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Showing posts from December, 2016

It’s the most wonderful time of the year! (At least for some of us)

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The holiday season is upon us with Christmas music, decorations, buying presents, giving to the less fortunate, and spending quality time with family and friends. Even though the holiday season tends to bring out the best in people, it is important to keep in mind that domestic violence, sexual assault, and other serious crimes unfortunately never take a day off.
However, the National Domestic Violence Hotline reports a decrease in calls, nearly 53 percent fewer on or around Christmas day. This could be due to survivors wanting to “keep the peace” for the holidays; it could also be because they don’t want to disturb Christmas for their children or more importantly, survivors may not be able to find a safe and private place to make a call to a hotline number during this busy season. Whatever the reasoning, although hotline calls may seem to decrease around Christmas time, the holiday season doesn’t last forever, and victims will always be in need of services such as emergency shelter, c…

Staying Safe on College Campuses

College can be a great experience and learning opportunity for students. There are always many activities on campuses and plenty of studying to be done at the library. Nobody would think that 25% of women that go to U.S. college campuses are sexually assaulted during their time on campus (Koss, Gidycz & Wisniewski, 1987). Through the decades there have been many approaches to spread awareness about sexual assault on college campuses. However, not all schools have the funding to acquire proper professionals and services for victims. Some of these approaches include health services, counseling services, prevention programs, consciousness-raising programs, law enforcement responses, and target hardening strategies.                                     Health services on college campuses usually offer prevention and responsive treatment for basic healthcare needs. Clinics may provide vaccinations, sexual health resources, birth control, condoms, or emergency contraceptives. They also p…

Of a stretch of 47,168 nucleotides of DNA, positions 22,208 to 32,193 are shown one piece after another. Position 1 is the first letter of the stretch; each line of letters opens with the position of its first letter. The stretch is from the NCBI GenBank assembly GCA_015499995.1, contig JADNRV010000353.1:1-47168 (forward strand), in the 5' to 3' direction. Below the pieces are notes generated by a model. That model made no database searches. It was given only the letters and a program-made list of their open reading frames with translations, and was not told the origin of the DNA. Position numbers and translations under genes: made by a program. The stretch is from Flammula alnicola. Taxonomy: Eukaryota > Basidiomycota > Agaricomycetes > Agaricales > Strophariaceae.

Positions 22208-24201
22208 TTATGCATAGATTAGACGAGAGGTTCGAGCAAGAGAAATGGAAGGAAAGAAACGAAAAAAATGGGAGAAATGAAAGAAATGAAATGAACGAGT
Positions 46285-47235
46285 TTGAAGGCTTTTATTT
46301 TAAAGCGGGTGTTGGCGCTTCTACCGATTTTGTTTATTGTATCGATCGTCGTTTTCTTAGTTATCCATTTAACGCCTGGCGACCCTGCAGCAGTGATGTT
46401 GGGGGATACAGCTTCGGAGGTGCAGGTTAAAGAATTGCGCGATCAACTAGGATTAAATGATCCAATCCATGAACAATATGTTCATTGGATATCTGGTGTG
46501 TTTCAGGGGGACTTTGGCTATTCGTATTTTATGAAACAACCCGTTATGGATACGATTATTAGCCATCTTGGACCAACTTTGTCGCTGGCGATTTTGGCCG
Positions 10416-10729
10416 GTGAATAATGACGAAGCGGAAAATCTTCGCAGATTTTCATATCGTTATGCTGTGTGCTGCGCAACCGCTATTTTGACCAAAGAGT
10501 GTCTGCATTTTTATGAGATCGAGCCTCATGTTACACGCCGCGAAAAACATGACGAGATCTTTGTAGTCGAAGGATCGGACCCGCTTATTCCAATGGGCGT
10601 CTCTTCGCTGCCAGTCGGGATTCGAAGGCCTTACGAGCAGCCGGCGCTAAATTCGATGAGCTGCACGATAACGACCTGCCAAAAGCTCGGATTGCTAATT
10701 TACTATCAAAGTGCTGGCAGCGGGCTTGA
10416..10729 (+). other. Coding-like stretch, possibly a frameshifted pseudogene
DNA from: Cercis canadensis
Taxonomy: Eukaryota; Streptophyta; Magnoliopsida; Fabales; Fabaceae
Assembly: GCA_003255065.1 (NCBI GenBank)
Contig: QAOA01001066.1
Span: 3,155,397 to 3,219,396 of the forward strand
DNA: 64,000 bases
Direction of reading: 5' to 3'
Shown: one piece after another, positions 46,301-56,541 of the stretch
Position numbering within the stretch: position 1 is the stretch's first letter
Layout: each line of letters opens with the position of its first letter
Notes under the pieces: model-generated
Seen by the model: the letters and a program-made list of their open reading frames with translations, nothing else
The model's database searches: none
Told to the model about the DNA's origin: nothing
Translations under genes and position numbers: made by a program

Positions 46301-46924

Empowering Parents & Youth Mentors: How can we give boys and young men the tools they need to respect girls, women, and themselves?

With one in six women in the U.S. having experienced sexual assault1, the first question that springs to my mind is: Why aren’t there more abundant resources for shaping boys’ and young men’s perspectives on healthy sexuality and relationships? Our boys need clear information and guidance on growing into responsible young men who reject pervasive cultural influences of macho violence, domination/subjugation of females, and glamorization of violence against women in pop culture. We have to start with the basics: How do we talk about women’s and girls’ bodies? What does consent for any kind of touching look like? While the resources for parents and mentors may seem lacking at first glance, there are books and websites as well as education programs available specifically for youth ages 12-19, ranging from PSA campaigns to year-long interactive courses to prevent attitudes and behaviors that lead to sexual assault and dating violence.
One recent review by the Sexual Violence Research Ini…